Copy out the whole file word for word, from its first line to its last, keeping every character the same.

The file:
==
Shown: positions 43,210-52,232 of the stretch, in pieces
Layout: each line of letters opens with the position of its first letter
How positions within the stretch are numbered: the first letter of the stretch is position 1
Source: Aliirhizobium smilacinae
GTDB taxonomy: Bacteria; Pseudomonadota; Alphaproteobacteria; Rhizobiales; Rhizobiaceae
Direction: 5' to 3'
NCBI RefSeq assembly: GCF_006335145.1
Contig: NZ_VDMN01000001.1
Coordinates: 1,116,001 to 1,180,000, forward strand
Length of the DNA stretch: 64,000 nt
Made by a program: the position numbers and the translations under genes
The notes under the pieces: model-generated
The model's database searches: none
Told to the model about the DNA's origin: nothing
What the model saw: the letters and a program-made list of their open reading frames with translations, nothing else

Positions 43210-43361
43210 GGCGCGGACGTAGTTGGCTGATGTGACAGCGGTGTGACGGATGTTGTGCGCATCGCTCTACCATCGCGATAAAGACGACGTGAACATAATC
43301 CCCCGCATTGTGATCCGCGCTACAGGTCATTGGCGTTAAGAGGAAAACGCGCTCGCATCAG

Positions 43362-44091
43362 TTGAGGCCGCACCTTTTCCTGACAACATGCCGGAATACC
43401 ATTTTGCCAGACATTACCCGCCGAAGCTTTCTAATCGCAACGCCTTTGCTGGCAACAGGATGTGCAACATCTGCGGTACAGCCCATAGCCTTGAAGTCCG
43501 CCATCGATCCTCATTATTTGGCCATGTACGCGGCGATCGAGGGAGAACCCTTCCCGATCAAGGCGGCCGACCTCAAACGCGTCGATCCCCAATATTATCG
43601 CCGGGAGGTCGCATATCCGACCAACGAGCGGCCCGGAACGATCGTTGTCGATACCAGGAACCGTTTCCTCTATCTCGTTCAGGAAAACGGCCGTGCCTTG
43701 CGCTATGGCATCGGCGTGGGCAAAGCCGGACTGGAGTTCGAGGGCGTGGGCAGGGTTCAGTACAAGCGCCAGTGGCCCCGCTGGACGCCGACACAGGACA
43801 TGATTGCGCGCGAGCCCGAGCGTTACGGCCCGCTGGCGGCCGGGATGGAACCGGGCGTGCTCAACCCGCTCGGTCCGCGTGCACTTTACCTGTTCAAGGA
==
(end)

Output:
Shown: positions 43,210-52,232 of the stretch, in pieces
Layout: each line of letters opens with the position of its first letter
How positions within the stretch are numbered: the first letter of the stretch is position 1
Source: Aliirhizobium smilacinae
GTDB taxonomy: Bacteria; Pseudomonadota; Alphaproteobacteria; Rhizobiales; Rhizobiaceae
Direction: 5' to 3'
NCBI RefSeq assembly: GCF_006335145.1
Contig: NZ_VDMN01000001.1
Coordinates: 1,116,001 to 1,180,000, forward strand
Length of the DNA stretch: 64,000 nt
Made by a program: the position numbers and the translations under genes
The notes under the pieces: model-generated
The model's database searches: none
Told to the model about the DNA's origin: nothing
What the model saw: the letters and a program-made list of their open reading frames with translations, nothing else

Positions 43210-43361
43210 GGCGCGGACGTAGTTGGCTGATGTGACAGCGGTGTGACGGATGTTGTGCGCATCGCTCTACCATCGCGATAAAGACGACGTGAACATAATC
43301 CCCCGCATTGTGATCCGCGCTACAGGTCATTGGCGTTAAGAGGAAAACGCGCTCGCATCAG

Positions 43362-44091
43362 TTGAGGCCGCACCTTTTCCTGACAACATGCCGGAATACC
43401 ATTTTGCCAGACATTACCCGCCGAAGCTTTCTAATCGCAACGCCTTTGCTGGCAACAGGATGTGCAACATCTGCGGTACAGCCCATAGCCTTGAAGTCCG
43501 CCATCGATCCTCATTATTTGGCCATGTACGCGGCGATCGAGGGAGAACCCTTCCCGATCAAGGCGGCCGACCTCAAACGCGTCGATCCCCAATATTATCG
43601 CCGGGAGGTCGCATATCCGACCAACGAGCGGCCCGGAACGATCGTTGTCGATACCAGGAACCGTTTCCTCTATCTCGTTCAGGAAAACGGCCGTGCCTTG
43701 CGCTATGGCATCGGCGTGGGCAAAGCCGGACTGGAGTTCGAGGGCGTGGGCAGGGTTCAGTACAAGCGCCAGTGGCCCCGCTGGACGCCGACACAGGACA
43801 TGATTGCGCGCGAGCCCGAGCGTTACGGCCCGCTGGCGGCCGGGATGGAACCGGGCGTGCTCAACCCGCTCGGTCCGCGTGCACTTTACCTGTTCAAGGA